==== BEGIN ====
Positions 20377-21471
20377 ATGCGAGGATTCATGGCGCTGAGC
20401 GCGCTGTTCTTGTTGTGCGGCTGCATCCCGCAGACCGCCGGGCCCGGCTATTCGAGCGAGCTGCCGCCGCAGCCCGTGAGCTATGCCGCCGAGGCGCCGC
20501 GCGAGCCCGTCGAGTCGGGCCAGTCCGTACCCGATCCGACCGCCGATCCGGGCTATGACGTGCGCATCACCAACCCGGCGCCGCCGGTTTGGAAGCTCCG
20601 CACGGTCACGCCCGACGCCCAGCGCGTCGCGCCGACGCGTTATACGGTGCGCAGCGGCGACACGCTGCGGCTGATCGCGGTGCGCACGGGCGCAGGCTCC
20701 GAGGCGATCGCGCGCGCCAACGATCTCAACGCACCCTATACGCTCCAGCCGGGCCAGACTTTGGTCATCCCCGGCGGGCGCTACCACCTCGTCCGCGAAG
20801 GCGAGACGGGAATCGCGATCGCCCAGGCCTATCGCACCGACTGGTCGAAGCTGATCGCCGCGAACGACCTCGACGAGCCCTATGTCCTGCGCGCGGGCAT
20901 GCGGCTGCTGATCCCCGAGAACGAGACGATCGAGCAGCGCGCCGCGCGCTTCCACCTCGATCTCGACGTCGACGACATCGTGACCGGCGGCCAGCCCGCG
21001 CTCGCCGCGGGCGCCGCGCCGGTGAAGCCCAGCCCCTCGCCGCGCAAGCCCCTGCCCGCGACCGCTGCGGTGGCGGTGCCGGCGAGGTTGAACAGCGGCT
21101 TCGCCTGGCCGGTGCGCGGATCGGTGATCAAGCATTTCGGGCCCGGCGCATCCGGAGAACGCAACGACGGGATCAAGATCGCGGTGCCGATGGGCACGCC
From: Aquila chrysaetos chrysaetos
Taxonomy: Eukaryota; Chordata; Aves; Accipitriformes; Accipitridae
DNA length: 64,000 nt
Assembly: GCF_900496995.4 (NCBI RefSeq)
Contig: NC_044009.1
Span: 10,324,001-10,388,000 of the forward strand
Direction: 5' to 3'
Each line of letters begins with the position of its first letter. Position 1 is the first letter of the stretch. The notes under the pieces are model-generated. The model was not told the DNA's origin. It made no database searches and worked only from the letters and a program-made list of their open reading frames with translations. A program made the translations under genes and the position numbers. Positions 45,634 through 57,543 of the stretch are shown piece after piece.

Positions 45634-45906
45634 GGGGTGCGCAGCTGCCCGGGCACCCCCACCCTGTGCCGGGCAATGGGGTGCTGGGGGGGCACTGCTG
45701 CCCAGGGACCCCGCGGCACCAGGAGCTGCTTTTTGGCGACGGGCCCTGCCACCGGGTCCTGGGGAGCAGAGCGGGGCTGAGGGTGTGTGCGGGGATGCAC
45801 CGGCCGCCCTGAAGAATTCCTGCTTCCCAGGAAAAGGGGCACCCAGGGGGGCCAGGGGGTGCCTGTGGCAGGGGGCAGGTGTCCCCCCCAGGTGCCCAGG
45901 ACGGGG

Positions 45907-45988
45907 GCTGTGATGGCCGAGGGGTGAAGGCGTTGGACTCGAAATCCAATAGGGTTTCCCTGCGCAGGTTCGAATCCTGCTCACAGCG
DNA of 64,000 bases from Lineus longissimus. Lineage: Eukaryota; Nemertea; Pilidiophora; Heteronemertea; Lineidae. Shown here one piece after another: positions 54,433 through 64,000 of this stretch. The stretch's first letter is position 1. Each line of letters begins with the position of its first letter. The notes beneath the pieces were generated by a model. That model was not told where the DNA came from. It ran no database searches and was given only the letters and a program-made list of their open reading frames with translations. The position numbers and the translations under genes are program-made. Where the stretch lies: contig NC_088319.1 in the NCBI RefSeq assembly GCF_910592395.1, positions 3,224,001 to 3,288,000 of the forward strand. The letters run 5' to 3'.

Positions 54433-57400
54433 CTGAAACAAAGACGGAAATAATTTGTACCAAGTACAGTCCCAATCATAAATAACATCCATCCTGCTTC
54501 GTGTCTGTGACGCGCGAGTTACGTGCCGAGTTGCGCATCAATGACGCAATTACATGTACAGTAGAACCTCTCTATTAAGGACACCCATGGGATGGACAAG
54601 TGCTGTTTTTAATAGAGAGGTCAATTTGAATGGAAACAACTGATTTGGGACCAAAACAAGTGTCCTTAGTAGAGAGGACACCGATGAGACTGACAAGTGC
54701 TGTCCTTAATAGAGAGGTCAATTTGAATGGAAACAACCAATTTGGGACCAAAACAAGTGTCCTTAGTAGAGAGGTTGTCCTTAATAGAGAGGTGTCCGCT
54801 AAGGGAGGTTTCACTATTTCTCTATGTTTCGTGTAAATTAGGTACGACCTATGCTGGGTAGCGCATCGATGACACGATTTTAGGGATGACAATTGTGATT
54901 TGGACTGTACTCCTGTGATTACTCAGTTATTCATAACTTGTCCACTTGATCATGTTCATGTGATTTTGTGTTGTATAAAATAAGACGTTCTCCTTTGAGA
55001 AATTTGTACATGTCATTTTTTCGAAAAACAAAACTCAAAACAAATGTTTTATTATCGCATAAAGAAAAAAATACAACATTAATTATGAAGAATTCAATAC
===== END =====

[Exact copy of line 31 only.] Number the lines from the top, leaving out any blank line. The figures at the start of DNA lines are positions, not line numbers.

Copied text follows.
54701 TGTCCTTAATAGAGAGGTCAATTTGAATGGAAACAACCAATTTGGGACCAAAACAAGTGTCCTTAGTAGAGAGGTTGTCCTTAATAGAGAGGTGTCCGCT